Simple Network Management Protocol (SNMP) is an IP-based application layer protocol that exchanges information between a network management solution and any SNMP-enabled device.
Network hardware vendors automatically embed SNMP support in their devices making it an accessible way to monitor the network. It’s also efficient in managing network performance, finding problems and managing network growth.
SNMP can be considered the network management language – with most network components having built-in SNMP capability, and with most network monitoring software including SNMP in their features list, Simple Network Management Protocol has become the de-facto choice in network management.
SNMP can be defined as an application-level protocol designed to monitor network infrastructure, and provides administrators with device-centric visibility. It is non-proprietary, making it easy to monitor devices from different vendors simultaneously using the same software.
SNMP collects information through polling. Your network monitoring software acts as a client, and sends UDP poll packets to the SNMP server, or agent, a piece of code running on the device itself. The agent, in response to the poll, sends an SNMP packet containing the pre-defined metrics back to the client. The monitoring software can then collect, review and analyze key statistics from different devices.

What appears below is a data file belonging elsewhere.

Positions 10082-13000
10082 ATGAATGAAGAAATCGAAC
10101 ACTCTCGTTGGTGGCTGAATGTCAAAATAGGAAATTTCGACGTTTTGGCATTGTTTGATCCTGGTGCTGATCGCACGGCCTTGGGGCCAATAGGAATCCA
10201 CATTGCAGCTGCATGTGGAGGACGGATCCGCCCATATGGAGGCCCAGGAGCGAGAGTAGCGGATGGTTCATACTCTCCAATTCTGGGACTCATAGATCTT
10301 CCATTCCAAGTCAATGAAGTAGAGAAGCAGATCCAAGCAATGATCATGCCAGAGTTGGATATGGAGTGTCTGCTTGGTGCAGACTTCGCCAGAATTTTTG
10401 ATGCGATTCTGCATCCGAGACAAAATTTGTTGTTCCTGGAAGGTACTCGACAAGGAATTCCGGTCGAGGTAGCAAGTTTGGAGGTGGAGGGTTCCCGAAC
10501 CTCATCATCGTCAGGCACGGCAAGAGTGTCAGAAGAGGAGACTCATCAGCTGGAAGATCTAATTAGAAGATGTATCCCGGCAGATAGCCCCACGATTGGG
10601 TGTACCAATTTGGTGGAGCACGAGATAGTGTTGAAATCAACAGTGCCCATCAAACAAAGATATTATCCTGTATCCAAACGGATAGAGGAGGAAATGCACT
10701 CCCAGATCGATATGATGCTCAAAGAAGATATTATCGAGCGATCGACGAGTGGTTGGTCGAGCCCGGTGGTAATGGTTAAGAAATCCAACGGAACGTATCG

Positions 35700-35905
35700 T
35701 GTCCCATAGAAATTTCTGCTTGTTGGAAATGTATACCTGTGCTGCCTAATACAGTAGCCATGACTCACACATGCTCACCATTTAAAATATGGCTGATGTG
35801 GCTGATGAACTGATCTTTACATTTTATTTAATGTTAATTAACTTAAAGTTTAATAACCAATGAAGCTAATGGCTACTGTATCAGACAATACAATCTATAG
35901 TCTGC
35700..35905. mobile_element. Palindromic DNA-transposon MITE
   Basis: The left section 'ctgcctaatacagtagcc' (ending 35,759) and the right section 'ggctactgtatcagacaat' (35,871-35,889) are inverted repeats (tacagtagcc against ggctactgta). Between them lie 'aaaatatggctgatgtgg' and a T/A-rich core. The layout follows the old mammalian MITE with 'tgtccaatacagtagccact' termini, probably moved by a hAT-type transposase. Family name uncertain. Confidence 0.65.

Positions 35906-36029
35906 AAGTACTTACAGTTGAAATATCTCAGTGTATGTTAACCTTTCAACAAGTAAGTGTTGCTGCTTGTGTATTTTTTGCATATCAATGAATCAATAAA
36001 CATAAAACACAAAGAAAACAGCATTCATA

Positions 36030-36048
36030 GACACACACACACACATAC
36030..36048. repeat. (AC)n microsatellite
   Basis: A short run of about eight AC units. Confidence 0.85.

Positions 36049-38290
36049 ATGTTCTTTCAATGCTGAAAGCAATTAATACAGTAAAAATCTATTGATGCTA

A vital component of SNMP is the Management Information Base (MIB). This is a text file, containing hierarchically organized information pertaining to the data that can be collected from a particular device. MIB is included in all SNMP-enabled devices, and is converted by the protocol into a format usable by the monitoring software. Hierarchy is a vital aspect here, and all the manageable features from different vendor-based devices are properly organized with a name and a number which make up the OID (Object Identifier).
In addition to polling and information exchange, SNMP also sends in data packages without explicit requests. These SNMP “traps” can be preconfigured to let the client know about specific changes in the device. The setting up of control commands is yet another SNMP capability that lets the client (monitoring software) make configuration changes within the device.
With almost all vendors supporting SNMP, the protocol is a standard choice in network management suites. But this very ubiquity can make SNMP configuration a complex process. Your network management solution should provide an easy and comprehensive strategy for deploying and configuring SNMP.
WhatsUp Gold supports the monitoring of any SNMP v1, v2 or v3 enabled device including routers, switches, servers, firewalls, and operating systems, including Windows, Unix, and Linux. In addition to powerful monitoring capabilities, WhatsUp Gold provides network management professionals with a complete set of web-based SNMP monitor management tools, including the SNMP MIB Walker, Explorer, multi-SNMP variable probing and trending, and a whole lot more.